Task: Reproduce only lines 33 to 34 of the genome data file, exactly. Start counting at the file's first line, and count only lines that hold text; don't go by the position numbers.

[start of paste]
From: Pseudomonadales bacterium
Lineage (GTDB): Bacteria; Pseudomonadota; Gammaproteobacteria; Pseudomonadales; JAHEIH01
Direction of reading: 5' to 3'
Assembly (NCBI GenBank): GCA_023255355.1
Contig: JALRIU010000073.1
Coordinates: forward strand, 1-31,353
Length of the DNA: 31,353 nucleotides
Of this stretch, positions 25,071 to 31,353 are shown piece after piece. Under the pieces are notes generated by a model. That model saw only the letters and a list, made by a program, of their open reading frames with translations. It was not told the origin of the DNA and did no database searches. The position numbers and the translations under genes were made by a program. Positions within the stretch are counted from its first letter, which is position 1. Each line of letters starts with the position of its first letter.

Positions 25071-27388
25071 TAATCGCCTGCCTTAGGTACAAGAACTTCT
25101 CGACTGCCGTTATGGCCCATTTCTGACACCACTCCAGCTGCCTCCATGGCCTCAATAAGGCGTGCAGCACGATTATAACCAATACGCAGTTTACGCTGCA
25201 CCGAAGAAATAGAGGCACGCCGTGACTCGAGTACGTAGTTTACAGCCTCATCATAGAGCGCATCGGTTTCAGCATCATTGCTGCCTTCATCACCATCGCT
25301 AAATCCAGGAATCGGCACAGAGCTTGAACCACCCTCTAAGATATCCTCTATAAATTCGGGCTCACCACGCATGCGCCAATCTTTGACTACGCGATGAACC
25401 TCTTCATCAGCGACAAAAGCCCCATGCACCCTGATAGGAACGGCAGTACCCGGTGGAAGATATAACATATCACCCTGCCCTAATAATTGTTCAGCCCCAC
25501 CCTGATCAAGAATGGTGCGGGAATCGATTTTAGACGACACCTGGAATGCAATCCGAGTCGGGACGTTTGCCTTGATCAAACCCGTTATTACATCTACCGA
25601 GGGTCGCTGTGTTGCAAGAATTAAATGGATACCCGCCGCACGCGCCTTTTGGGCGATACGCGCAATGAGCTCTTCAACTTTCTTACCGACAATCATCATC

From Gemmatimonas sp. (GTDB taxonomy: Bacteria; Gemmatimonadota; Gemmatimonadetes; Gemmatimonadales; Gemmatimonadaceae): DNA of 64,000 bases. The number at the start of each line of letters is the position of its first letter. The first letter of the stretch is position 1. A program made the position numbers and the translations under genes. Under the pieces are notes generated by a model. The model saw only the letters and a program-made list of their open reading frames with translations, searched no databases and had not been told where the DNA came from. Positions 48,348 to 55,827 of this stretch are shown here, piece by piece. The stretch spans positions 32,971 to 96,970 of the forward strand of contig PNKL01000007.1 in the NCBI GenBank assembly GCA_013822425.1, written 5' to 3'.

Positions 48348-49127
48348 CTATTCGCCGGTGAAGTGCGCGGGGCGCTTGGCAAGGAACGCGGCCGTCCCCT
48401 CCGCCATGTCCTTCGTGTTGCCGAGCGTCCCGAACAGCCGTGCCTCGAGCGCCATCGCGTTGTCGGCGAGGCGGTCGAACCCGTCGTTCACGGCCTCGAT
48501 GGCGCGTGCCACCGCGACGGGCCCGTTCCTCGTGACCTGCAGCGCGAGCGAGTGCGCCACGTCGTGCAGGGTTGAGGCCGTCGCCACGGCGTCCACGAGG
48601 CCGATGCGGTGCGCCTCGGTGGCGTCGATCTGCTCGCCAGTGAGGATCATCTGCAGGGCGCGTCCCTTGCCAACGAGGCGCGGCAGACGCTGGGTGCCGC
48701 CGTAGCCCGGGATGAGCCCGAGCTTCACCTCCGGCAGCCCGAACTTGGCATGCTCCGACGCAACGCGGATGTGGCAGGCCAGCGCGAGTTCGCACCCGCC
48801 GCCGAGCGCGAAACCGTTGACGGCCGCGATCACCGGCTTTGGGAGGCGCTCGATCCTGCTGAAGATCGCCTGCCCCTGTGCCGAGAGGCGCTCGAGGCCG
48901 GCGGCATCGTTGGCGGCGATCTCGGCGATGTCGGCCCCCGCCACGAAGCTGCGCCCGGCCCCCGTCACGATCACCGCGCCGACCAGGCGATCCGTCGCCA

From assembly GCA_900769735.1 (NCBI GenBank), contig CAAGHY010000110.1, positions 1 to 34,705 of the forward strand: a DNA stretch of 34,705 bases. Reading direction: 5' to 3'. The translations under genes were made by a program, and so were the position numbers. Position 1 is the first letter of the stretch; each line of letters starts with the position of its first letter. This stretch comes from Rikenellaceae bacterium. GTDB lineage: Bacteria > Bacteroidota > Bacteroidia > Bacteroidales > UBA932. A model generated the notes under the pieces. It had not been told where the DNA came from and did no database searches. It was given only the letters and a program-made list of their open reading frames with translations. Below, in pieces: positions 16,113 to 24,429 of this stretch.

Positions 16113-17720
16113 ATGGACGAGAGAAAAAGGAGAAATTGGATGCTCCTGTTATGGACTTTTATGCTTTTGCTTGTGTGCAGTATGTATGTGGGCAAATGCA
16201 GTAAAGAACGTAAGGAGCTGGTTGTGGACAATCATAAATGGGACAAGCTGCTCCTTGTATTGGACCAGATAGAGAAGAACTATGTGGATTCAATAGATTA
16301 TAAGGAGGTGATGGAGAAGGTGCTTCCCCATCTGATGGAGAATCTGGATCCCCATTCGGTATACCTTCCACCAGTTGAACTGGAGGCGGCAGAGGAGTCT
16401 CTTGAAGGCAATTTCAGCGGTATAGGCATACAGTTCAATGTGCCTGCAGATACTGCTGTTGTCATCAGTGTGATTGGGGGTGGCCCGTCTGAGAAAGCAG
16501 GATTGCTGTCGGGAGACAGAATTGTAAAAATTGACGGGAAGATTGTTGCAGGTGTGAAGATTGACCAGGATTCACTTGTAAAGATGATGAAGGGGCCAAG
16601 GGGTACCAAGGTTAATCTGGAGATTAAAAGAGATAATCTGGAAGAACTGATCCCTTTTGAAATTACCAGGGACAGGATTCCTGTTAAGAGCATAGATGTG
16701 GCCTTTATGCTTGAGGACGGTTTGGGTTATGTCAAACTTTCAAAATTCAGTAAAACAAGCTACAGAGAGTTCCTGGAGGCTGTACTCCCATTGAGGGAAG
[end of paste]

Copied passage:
16601 GGGTACCAAGGTTAATCTGGAGATTAAAAGAGATAATCTGGAAGAACTGATCCCTTTTGAAATTACCAGGGACAGGATTCCTGTTAAGAGCATAGATGTG
16701 GCCTTTATGCTTGAGGACGGTTTGGGTTATGTCAAACTTTCAAAATTCAGTAAAACAAGCTACAGAGAGTTCCTGGAGGCTGTACTCCCATTGAGGGAAG